Moviesta takes centre stage in Dundalk sprint
Former Glorious Goodwood winner Moviesta got his career back on track with an authoritative victory in the featured six-furlong Bar One Racing Mourne Handicap at Dundalk.
The six-year-old counts former Tottenham manager Harry Redknapp among his owners and looked destined for the top in the early part of his career. But having won the King George Stakes at Goodwood in 2013, when trained by Bryan Smart, the American-bred gelding was sent to Eddie Lynam prior to the start of last season.
He made a decent start to his career here, winning the Renaissance Stakes at the Curragh last August, but had been largely disappointing prior to his first start on the all-weather in almost four years.
Fitted with cheekpieces for the first time, Moviesta (9/1) showed the fire still burns with a comfortable one-length win over The Happy Prince in the hands of Billy Lee.
"He's some horse at home, and has plenty of ability," said Lynam.
"He's a proper horse when he's right, but it has been a year since he won a Group Two and it was another two years before that when he previously won a Group Two.
"I told the lads that if he didn't win they could sack me! I'd run out of tricks, and maybe the turning track and the cheekpieces did it. I'll advise the lads to send him to Dubai as I think he can do well there."
Aidan O'Brien and son Donnacha, second with The Happy Prince, went one better in the finale as the well-bred De Coronado (3/1) secured victory at the second time of asking in the maiden over a mile.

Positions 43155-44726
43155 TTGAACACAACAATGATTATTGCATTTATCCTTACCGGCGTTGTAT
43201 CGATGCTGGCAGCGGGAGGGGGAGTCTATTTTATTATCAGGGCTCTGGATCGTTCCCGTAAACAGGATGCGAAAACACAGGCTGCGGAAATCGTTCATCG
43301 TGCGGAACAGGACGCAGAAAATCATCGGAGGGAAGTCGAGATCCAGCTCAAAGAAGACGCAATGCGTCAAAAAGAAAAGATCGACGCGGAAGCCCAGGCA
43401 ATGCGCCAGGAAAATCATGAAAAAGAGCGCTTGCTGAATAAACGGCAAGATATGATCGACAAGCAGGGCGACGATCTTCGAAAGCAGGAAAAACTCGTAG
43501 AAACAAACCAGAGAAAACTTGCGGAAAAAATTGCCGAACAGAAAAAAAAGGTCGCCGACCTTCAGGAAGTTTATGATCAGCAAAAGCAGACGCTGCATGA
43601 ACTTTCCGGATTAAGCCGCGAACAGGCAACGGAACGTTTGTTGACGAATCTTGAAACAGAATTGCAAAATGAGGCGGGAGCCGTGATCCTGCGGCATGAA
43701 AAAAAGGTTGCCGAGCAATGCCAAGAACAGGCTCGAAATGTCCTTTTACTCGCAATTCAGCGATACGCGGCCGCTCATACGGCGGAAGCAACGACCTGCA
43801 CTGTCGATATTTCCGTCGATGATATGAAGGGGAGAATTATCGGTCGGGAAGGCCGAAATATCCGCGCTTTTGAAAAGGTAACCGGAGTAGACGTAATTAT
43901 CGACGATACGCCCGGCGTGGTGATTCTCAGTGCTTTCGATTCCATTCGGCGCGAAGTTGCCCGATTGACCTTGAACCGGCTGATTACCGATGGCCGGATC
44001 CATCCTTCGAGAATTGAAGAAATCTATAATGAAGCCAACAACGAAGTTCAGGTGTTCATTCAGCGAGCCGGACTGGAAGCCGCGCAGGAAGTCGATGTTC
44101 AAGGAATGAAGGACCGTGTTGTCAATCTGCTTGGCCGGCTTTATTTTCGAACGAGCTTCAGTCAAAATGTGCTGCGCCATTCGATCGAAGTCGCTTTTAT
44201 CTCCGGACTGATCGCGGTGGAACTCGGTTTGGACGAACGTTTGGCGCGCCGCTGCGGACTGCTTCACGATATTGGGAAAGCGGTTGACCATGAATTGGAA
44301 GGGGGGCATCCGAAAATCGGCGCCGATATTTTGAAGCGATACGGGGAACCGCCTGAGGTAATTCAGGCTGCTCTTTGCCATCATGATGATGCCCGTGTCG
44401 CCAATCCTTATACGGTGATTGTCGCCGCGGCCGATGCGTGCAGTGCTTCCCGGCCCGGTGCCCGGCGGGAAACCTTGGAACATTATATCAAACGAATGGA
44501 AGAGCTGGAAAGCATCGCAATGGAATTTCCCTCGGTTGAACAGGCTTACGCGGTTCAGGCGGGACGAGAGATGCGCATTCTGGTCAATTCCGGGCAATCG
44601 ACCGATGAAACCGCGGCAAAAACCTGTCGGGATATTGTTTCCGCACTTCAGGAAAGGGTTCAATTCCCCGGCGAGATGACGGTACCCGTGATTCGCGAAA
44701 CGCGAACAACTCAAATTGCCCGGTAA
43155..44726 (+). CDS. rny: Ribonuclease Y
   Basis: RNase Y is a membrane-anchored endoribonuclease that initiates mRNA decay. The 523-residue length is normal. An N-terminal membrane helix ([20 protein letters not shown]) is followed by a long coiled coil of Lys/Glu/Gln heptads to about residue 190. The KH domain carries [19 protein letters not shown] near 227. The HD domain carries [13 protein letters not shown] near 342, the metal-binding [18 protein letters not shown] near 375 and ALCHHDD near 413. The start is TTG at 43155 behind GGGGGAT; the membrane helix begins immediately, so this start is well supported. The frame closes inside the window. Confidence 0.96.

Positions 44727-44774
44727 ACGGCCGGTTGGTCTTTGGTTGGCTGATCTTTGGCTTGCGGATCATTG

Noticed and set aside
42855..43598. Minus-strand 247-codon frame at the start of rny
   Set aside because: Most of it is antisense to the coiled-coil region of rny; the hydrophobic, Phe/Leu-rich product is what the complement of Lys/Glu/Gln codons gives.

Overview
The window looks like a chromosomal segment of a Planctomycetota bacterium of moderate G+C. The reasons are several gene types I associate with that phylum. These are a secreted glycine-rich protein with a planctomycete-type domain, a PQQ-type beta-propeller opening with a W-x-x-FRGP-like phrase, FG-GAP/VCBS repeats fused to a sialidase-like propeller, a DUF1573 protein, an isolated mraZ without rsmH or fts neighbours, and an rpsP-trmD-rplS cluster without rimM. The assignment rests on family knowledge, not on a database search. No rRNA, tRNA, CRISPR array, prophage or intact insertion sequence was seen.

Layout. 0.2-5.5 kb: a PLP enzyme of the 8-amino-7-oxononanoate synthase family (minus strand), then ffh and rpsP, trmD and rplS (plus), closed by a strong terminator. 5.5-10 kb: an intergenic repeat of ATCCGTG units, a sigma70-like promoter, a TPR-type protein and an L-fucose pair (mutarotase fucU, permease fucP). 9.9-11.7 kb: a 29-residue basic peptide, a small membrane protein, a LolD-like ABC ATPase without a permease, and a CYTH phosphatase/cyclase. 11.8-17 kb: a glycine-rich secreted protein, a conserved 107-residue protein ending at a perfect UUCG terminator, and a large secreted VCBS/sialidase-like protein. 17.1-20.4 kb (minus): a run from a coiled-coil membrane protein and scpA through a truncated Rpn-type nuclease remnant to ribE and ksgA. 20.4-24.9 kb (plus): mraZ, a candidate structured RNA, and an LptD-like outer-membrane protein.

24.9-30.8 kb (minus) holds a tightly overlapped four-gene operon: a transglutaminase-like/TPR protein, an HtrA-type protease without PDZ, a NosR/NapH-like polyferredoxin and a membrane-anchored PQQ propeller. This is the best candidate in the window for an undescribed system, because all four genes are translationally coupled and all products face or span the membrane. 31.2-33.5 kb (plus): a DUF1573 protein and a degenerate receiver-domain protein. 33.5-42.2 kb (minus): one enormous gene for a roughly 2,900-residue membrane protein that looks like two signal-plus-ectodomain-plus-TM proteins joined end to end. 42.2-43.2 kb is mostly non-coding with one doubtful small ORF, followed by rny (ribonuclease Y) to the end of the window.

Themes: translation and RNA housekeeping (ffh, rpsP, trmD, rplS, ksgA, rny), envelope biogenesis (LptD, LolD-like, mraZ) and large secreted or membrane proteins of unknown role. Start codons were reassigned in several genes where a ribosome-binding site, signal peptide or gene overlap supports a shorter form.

The three-year-old son of Street Cry, a full brother to the mighty Zenyatta, stepped up from a disappointing debut at the Curragh last month when he defeated Balcony by half a length. De Coronado looked green and hung left late on - he had to survive a stewards inquiry as he bumped the runner-up - but connections were pleased.
"He learned a lot from the first day," said Donnacha. "He was off the bridle all the way the last day, but travelled well into the race. He's going to be a nice horse."
The jockey's sister, Ana, guided Pat Murphy's 14/1 outsider Fairy Foxglove to a comprehensive victory from War Room in the one-mile apprentice handicap.
It was a Walsh family affair at Tramore, where Ruby rode Old Castletown (7/4 favourite) to a two-and- three-quarter length victory for his father Ted in the Heinz Pollmeier Memorial Handicap Chase, before sister Katie took the bumper on Peter Fahey's 7/2 favourite Frazel Express.
Young claimer Jack Kennedy continued his winning ways on Gordon Elliott's Tocoroco, which justified 8/13 favouritism in the mares novice chase.